The socialite Valerie Roe has narrowly escaped losing her driving licence after she pleaded guilty to her fourth speeding offence in as many years.
Ms. Roe, (52) with an address at 14 Oakglen, Craddockstown, Naas was stopped by Garda Ronan Mannion on August 19 last.
Sitting at Naas District Court earlier today, Wednesday, March 6, Judge Desmond Zaidan heard evidence that she was caught travelling at 135kph in a 100 kph zone on the N7 at Blackchurch, Kill, Co. Kildare.
Ms. Roe, a sister of model Gillian Quinn and sister-in-law of footballer Niall Quinn, faced speeding charges in 2009, 2010 and 2012.
She also has a previous conviction for driving with no insurance.
Garda Mannion gave evidence that there was almost no traffic on the road at the time and that she was very apologetic when stopped.
Her solicitor Cairbre Finan Jnr told the court that his client was taking the matter very seriously. “She’s very nervous about this case.”
“Why should I not disqualify her?” Judge Zaidan asked. “Once, I can understand. Twice, maybe, depending on the circumstances – but four times? Come on!” he said.
“Well Judge, the loss of her licence would be extremely detrimental to her,” the solicitor explained. “She needs the car for her work.”
The Judge asked what Ms. Roe did for a living, and was told that she owns her own public relations, marketing and event management firm.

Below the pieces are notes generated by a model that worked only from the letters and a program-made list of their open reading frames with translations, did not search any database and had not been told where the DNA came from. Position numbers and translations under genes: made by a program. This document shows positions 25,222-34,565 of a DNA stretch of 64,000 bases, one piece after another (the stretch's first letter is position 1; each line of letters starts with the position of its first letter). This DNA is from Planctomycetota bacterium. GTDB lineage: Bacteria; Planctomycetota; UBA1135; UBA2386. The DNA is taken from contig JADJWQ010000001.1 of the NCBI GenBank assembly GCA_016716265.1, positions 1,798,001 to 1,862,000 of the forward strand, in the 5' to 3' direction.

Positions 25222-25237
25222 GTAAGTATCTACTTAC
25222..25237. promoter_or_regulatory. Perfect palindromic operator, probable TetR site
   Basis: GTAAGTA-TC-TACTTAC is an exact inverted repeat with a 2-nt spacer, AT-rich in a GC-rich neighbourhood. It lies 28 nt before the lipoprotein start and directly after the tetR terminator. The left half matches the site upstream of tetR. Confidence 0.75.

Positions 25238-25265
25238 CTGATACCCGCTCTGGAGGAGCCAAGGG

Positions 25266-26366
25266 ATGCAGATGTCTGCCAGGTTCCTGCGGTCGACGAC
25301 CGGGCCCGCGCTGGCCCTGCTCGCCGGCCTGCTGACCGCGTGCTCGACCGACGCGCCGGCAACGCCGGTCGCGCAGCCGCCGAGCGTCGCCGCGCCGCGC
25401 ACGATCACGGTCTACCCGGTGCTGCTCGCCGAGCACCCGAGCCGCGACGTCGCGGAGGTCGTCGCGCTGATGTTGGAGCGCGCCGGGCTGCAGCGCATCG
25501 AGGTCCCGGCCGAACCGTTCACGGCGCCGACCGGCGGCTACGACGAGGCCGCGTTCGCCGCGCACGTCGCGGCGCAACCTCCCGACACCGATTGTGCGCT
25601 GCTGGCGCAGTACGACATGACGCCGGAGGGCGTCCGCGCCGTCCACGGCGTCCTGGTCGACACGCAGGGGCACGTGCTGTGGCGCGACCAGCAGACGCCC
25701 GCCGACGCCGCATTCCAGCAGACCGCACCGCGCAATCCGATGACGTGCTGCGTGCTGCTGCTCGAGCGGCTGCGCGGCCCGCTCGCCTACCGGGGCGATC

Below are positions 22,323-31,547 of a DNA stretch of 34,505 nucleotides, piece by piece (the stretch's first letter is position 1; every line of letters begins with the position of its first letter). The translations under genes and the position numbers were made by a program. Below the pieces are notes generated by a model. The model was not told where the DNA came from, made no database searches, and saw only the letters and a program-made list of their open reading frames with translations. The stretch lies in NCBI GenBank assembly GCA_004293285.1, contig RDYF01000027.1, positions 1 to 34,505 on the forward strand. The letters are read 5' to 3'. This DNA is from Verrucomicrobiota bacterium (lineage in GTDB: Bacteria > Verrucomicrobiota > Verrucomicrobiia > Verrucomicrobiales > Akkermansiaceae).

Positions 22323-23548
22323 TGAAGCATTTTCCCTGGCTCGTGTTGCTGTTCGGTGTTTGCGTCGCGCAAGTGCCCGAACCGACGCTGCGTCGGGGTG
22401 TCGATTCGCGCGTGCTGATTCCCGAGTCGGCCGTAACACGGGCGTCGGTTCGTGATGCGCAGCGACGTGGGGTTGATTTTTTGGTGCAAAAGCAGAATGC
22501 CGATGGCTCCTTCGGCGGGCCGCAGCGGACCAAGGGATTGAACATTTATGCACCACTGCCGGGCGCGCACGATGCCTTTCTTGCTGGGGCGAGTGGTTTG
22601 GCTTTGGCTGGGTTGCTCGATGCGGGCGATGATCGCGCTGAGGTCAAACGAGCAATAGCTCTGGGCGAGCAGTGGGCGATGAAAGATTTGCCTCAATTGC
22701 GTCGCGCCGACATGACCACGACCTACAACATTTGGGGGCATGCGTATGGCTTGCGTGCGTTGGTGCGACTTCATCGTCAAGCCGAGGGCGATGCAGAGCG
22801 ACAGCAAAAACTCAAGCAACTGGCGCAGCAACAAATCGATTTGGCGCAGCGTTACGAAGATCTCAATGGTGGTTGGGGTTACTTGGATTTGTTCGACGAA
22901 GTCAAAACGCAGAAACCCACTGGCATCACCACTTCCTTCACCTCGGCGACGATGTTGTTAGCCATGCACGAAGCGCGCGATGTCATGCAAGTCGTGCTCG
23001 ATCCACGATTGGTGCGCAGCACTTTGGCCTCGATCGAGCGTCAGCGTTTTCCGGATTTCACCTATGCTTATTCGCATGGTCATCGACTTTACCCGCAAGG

“I have to strike a balance between being fair to your client and the concerns of road safety,” the Judge said. “I’ve given people a chance when it’s their first time, but she has three previous for speeding – and there’s the no insurance as well.”
“I can only say that she relies heavily on her vehicle. A lot of her work is in Dublin and all over the general Leinster region,” Mr. Finan explained, although he conceded he “couldn’t get away from the fact of the previous convictions”.
The matter was adjourned briefly to allow for a discussion between Mr. Finan and the prosecuting Garda Inspector Patsy Glennon.
When the case resumed, Mr. Finan told the court that matter had upset his client greatly. He said that she was willing to make a sizable charitable contribution in lieu of a conviction.
“Do you realise the difficult position I’m in?” Judge Zaidan asked the defendant.
“If I give you a chance the papers will have a field day.”
She indicated that she understood.
“Don’t appear before me again,” he told her sternly.
“I won’t, thank you,” she replied quietly.
Ms. Roe has until June 5 to make a donation of €1,500, to be divided three ways equally between Mount Offaly House in Athy, Michael Garry House in Newbridge and the Jack and Jill Children’s Foundation.